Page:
The electric car revolution is coming to Europe in a big way. EV sales in Italy are up more than 500% over last year. In France, they are up four times compared to last year. That’s wonderful news for EV fans, but France and Italy are not where the action is when it comes to sales of electric cars. China is the country everyone has their eye on. GM, Ford, Mercedes, BMW, and Volkswagen expect EV sales in China to explode, creating a path toward monumental profits.
It’s not working out that way. Last year, China reduce or eliminated government incentives for electric car purchasers and sales slumped. To be fair, the changes in incentives applied primarily to short range EVs, cars that could barely go 100 miles (160 km) on a single battery charge. But the change let some of the air out of the Chinese EV boom.
No sooner had the market stabilized a bit than the coronavirus epidemic hit the country, throwing a king size monkey wrench into China’s economy. Some observers are comparing the virus to the plagues that wiped out entire segments of the European population hundreds of years ago. That may be a gross overstatement but fear has a way of breeding hyperbole. Not only that, fear is very, very bad for business. Frightened people are more likely to hold off on making buying decisions.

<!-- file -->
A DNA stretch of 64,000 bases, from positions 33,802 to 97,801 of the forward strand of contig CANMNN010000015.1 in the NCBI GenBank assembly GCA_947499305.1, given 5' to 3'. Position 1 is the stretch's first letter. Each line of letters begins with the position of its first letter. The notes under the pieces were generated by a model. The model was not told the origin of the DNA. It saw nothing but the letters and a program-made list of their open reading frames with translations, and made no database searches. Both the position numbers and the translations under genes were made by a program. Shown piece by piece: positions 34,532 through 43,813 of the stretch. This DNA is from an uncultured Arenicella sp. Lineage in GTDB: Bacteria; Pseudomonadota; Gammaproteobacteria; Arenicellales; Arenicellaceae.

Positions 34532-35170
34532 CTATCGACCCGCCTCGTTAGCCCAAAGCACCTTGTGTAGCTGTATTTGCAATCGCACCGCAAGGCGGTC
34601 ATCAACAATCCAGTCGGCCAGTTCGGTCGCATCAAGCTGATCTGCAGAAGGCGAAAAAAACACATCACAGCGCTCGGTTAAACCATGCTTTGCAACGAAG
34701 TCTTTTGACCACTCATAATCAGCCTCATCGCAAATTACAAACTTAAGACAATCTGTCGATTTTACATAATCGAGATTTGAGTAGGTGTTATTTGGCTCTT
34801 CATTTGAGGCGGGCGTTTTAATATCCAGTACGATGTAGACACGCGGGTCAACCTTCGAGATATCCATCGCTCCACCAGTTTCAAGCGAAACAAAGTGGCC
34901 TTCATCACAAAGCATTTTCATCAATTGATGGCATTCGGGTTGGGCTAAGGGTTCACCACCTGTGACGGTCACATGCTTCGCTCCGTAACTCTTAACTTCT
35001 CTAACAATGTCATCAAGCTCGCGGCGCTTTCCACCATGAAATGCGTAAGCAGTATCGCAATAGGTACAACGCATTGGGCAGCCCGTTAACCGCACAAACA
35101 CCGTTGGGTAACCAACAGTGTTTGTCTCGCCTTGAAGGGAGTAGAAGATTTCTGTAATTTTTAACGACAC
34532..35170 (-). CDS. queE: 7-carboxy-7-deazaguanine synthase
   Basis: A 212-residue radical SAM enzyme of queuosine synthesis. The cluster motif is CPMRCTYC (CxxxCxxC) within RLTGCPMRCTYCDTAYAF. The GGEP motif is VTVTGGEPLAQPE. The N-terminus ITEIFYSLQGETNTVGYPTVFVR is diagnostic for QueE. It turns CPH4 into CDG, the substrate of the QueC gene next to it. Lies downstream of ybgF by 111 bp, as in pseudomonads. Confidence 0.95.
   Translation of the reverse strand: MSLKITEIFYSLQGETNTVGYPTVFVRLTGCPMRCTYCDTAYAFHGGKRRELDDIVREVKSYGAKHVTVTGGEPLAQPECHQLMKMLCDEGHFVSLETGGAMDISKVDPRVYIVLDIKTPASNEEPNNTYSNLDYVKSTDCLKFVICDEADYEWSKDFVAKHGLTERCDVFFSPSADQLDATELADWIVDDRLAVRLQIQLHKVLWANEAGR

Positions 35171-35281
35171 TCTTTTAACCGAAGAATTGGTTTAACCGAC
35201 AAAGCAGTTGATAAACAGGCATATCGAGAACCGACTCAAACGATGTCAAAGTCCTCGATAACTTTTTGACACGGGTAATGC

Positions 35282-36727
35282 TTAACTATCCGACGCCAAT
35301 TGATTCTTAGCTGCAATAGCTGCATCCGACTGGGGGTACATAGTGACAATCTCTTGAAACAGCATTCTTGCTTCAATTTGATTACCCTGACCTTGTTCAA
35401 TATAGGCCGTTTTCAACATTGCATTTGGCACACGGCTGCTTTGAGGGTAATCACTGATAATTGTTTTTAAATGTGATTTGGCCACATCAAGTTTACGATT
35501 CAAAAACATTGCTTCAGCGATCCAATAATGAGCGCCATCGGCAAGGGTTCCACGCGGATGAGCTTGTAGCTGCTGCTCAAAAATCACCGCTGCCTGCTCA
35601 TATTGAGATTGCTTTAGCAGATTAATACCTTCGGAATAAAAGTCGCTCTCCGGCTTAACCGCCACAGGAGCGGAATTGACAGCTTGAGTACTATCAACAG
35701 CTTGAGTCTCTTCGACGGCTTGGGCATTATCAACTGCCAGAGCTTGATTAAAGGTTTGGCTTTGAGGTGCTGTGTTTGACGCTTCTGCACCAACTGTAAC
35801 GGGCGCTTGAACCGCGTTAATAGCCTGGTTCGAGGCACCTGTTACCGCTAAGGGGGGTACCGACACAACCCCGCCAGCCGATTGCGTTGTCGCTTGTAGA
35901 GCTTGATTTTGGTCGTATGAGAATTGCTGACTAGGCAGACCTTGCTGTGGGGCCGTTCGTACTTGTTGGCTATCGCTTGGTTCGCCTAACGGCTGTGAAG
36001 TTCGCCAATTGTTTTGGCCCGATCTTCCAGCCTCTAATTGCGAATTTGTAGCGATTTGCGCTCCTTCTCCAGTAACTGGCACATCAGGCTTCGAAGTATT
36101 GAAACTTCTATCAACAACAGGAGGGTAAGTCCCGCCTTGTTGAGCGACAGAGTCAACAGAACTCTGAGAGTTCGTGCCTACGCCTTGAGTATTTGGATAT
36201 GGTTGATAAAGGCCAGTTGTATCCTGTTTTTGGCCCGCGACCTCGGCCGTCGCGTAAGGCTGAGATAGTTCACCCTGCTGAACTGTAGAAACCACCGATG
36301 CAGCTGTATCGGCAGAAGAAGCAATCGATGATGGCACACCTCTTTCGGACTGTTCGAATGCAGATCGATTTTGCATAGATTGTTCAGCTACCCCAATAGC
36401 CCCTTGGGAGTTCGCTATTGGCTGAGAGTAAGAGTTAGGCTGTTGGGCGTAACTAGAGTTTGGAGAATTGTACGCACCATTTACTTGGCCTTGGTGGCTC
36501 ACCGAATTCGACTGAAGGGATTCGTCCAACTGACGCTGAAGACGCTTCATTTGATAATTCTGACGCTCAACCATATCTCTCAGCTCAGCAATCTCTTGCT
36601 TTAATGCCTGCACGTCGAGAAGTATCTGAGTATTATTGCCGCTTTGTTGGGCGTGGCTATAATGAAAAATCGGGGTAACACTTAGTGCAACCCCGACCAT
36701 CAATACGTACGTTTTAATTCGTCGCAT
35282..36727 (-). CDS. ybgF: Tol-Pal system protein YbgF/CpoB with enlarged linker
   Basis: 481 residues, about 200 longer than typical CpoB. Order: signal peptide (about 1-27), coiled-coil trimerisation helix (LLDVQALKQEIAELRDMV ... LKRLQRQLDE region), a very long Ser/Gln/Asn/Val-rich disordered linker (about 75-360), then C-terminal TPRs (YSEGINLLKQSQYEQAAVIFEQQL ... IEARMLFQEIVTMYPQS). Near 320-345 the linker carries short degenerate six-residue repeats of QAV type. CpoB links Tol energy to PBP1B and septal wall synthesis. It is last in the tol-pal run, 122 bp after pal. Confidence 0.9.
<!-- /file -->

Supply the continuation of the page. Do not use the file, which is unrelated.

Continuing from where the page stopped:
Forbes reports the Chinese automakers’ association CPCA predicts the sale of new automobiles could fall by as much as 50% in February, following in the wake of a disastrous January that saw sales plunge 20%. That’s bad, but the market for electric cars is even worse.
BAIC was the number one seller of EVs in China in 2019, with its BJEV model outselling any other electric car with 150,000 cars sold. BYD posted a similarly brutal month, Forbes says. Its EV sales fell more than 68% in January, while sales of its gasoline-powered cars actually rose 18% in January. This is not the sort of trend people were expecting. NIO reported a paltry 1,598 cars were sold in January, only 105 of which were its top-of-the-line ES8 SUVs.
We don’t have sales figures for Tesla available, but its Shanghai plant was shut down for a while due to the coronavirus outbreak, which is the last thing the company needs as it tries to get its first Chinese made cars to market. It is supposed to be operational again now.
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